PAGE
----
(K. Brent Tomer),
IN EVERY city you see them. The young men with nowhere to go and nothing to do. They are not unique to London, or Paris or Rio; each country, unhappy in its own way, has its own means of production. They are the world’s problem demographic, caught between childhood and adulthood, care and responsibility, education and application. Wherever there is poverty and inequality, young men are waiting, ready to explode. Wherever there are cracks, they will be falling through them.
If raw, unfocused youth poses a danger to society, it also poses a threat to art. Inarticulacy isn’t easy to articulate; apathy hardly inspires. The perils are those of adolescence itself: clumsy expression, uncertainty and the sad inevitability of aging.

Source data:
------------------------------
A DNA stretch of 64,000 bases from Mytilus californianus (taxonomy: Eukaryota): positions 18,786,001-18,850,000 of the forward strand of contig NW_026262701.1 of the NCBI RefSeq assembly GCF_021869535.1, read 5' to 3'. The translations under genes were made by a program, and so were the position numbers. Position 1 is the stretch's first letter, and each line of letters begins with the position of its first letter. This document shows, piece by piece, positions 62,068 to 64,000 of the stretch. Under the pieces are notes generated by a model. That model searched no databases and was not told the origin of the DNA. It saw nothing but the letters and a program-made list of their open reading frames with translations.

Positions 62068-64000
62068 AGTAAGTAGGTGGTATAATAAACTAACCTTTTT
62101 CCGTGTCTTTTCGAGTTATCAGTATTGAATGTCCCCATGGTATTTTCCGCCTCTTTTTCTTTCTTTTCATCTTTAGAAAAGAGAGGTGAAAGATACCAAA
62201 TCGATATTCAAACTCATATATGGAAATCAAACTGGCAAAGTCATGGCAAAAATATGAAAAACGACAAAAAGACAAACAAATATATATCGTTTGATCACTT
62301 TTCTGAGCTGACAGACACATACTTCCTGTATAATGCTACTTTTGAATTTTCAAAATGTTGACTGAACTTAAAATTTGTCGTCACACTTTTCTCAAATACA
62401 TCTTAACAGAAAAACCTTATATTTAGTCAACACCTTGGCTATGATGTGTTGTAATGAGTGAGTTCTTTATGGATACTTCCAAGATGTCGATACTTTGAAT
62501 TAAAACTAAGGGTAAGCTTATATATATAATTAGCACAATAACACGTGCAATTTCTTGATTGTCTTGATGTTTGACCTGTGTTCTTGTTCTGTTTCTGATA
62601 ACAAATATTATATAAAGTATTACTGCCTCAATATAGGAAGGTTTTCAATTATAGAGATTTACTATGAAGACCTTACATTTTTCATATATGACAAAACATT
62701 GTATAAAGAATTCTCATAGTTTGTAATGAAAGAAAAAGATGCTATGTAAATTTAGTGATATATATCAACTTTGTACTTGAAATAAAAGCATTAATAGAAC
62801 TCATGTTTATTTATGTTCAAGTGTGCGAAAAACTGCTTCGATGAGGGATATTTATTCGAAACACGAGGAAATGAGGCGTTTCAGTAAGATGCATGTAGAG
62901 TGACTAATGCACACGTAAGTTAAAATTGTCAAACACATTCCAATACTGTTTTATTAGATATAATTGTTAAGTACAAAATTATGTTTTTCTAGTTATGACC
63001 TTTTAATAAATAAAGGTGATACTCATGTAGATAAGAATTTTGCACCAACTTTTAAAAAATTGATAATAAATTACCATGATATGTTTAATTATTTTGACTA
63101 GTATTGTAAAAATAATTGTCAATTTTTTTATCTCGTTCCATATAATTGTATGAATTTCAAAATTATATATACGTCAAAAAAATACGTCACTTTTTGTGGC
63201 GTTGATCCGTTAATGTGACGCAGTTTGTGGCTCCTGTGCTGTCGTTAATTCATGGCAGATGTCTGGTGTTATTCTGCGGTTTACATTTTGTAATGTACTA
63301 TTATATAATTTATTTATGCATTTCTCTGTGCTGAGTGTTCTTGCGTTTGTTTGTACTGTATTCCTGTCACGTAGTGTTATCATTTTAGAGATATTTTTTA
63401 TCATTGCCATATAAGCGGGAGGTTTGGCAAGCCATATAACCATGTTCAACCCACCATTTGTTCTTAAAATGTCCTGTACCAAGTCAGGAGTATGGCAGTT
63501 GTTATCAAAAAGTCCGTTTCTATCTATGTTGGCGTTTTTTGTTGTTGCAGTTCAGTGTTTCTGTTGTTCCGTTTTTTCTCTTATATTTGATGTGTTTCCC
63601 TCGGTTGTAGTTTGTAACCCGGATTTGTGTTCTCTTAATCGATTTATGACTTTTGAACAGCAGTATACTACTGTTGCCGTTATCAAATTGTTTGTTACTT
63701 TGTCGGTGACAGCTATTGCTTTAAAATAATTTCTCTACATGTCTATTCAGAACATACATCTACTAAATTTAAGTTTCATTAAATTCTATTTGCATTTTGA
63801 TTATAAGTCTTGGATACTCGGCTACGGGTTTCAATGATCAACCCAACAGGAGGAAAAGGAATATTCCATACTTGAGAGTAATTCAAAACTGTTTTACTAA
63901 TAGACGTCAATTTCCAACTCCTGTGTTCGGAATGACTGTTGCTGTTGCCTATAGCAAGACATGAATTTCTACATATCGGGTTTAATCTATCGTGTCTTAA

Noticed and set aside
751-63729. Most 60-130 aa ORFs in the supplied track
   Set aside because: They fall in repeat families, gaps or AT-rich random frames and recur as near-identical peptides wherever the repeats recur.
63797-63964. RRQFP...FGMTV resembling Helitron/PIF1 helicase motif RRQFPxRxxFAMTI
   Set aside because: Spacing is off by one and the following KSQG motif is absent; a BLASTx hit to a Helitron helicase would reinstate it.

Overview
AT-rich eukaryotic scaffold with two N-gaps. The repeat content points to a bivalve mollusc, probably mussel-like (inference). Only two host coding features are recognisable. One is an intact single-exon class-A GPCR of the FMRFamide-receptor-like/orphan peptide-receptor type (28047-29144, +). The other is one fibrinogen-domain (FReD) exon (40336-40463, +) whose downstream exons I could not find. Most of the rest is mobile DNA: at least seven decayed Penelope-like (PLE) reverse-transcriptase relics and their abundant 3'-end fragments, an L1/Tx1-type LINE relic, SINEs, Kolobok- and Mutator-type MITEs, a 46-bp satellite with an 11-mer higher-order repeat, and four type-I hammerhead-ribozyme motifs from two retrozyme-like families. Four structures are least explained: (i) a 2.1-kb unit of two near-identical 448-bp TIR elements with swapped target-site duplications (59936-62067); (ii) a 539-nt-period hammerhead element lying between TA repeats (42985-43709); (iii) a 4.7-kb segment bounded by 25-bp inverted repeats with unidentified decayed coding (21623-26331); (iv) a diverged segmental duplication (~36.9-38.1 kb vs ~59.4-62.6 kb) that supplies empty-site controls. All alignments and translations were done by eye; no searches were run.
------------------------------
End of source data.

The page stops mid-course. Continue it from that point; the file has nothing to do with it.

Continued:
Happily, Leo Butler’s new play “Boy”, at the Almeida theatre in Islington, London (itself a scene of marked social inequality), does not suffer these issues. Mr Butler and his director, Sasha Wares, working closely with a predominantly teenage cast, have captured the slouch and slang of the language, not to mention the bustle and anonymity of London, thanks in large part to the play’s…Continue reading